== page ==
It is of crucial importance that the EU framework takes into account the specificities of credit institutions to a greater extent while implementing Basel III, allowing for a certain degree of differentiation. Savings and retail institutions should be subject to adjusted requirements in accordance with their business model in order to safeguard their financing capacity.
Updated: January 2017
In light of the new legislation, ESBG has advocated that the original one-size-fits-all approach was not appropriate, as this may cause difficulties for savings and retail financial institutions in Europe, in particular to account for specific characteristics of savings banks. Indeed, the introduction of stricter prudential requirements will inevitably have repercussions on the capacity for institutions to finance the real economy, and in particular on SMEs which play a crucial role in the development of sustainable growth and job creation in the EU. As SMEs depend on loans for the majority of their financing, they would suffer significantly from a rise in the cost of credit, which would result in slowing their investments and efficiency.
This is why, in order to preserve the diversity of the European banking landscape, it is indispensable to keep ensuring that institutions' specificities are taken into account within the implementation of the CRD V package and its future developments through a proportionate application of its provisions according to institution size and complexity and the riskiness of their activities. This has been achieved, in particular through the acknowledgement of particular instruments as Core Equity Tier 1, the recognition of specific structures for deductions, and a decrease (still provisional) in the risk weights associated with SMEs.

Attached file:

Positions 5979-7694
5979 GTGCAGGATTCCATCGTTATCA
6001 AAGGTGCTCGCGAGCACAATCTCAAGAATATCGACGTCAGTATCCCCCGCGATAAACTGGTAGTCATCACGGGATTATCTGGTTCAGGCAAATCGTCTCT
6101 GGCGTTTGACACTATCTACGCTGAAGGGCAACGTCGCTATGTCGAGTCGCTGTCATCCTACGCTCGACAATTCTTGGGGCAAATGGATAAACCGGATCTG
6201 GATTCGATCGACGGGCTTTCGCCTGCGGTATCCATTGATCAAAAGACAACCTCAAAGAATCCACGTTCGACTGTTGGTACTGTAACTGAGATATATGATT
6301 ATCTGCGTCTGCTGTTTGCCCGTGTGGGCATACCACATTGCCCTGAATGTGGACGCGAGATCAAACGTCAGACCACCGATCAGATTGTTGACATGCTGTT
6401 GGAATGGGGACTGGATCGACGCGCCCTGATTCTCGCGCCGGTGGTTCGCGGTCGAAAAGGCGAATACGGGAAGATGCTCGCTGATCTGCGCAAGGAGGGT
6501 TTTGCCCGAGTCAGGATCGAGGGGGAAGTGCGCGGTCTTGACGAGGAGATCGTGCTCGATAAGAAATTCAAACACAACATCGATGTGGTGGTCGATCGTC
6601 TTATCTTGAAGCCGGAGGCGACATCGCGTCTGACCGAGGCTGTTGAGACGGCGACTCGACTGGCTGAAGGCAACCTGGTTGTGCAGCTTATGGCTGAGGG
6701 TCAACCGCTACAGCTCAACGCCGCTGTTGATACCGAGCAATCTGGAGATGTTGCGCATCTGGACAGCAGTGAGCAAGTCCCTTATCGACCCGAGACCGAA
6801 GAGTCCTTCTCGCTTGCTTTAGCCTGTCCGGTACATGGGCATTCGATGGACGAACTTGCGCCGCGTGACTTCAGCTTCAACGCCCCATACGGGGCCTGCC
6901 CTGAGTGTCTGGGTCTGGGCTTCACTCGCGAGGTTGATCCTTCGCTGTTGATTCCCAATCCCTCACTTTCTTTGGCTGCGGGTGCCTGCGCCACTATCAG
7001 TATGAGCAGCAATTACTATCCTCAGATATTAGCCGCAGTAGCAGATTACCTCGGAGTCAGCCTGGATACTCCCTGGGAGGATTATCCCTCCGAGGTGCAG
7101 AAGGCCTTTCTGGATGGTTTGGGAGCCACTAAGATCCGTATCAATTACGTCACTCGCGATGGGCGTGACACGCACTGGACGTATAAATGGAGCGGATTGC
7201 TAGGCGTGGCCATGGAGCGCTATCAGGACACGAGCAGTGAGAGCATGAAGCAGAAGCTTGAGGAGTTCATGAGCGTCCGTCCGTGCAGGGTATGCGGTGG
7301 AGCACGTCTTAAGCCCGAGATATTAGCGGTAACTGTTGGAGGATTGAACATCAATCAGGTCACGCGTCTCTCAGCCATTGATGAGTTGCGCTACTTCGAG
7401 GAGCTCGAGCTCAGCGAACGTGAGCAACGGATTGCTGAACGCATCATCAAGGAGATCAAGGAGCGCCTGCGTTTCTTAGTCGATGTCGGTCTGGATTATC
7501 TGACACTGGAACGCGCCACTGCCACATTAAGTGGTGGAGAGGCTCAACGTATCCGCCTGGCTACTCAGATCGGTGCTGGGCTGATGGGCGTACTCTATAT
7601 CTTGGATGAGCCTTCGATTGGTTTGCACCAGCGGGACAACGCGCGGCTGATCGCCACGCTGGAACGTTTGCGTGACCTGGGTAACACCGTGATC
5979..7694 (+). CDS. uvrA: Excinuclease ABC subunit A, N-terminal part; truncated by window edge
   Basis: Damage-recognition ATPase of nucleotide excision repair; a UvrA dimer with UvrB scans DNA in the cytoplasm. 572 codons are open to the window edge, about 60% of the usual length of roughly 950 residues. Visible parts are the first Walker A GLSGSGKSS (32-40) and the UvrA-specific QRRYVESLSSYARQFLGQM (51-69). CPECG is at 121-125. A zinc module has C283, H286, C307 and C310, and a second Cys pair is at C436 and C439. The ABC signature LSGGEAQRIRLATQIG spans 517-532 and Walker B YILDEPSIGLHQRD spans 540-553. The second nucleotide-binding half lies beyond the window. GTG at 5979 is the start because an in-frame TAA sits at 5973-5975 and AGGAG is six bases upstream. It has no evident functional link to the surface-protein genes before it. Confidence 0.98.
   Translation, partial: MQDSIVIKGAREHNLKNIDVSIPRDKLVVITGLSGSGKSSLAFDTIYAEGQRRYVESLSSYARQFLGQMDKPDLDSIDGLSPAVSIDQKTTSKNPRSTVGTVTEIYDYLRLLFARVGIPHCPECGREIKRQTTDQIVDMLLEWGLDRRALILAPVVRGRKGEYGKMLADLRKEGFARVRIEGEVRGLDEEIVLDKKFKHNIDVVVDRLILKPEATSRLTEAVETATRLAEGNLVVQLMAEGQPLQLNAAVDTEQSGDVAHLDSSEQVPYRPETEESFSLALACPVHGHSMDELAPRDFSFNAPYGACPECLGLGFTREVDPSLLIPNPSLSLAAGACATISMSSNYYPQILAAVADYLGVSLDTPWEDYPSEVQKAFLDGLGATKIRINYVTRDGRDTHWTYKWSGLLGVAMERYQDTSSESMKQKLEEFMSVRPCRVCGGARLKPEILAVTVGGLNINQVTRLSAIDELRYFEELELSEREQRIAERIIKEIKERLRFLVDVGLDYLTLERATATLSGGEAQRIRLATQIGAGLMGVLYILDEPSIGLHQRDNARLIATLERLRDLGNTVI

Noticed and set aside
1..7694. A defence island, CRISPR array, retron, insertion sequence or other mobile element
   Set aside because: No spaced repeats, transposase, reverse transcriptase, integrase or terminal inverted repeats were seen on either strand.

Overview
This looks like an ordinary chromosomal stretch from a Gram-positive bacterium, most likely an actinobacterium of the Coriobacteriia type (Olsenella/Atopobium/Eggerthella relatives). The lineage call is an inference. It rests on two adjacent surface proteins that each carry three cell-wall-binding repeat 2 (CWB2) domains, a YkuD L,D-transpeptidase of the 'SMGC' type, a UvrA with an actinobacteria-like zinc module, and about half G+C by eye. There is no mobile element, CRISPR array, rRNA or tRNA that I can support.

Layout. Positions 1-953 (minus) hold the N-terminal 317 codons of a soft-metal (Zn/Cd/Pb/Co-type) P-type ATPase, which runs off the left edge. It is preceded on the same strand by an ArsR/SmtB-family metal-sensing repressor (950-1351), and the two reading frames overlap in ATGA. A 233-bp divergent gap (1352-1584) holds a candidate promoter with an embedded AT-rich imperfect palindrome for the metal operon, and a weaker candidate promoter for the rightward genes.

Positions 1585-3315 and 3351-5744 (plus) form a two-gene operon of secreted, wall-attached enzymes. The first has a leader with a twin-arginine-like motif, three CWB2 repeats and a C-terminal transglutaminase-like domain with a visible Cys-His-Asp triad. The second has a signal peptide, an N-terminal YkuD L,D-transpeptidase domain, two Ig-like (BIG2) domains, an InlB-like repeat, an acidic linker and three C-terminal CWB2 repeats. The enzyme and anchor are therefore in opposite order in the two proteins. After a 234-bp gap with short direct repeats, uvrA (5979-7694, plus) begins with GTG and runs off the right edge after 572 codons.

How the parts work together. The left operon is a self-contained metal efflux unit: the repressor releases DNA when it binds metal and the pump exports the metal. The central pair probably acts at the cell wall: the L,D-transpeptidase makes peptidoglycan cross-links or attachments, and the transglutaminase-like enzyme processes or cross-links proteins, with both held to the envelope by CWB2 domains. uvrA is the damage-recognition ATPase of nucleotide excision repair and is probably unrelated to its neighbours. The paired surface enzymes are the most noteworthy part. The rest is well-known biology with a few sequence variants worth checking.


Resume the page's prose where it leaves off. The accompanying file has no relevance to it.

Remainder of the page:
Even though realism has prevailed and most of our concerns have been taken on board, much remains to be worked out in the near future both at international and European levels, in particular with regards to the calibration of the leverage ratio and the review of risk weights.
Following the international Basel III Accord, the European Commission adopted on 20 July 2011 a legislative package to strengthen regulation of the banking sector by enhancing capital requirements and introducing liquidity provisions. The proposal aimed to replace the Capital Requirements Directives with a directive and a regulation. The Directive (CRD IV) governs access to deposit-taking activities while the Regulation (CRR) establishes prudential requirements. The CRD IV package entered into force on 17 July 2013, and its implementation started on 1 January 2014. Meanwhile, EU decision-makers and stakeholders discuss
the CRD V and CRR II, which were proposed by the Commission in November 2016.
In the international arena, the Basel III rules have been elaborated by the Basel Committee with the intent to apply them to big, internationally active financial institutions. However, the CRR/CRD IV, which implements these rules in the EU legislative framework, is applied by all 8,200 banks in Europe, irrespective of their size, complexity or business models.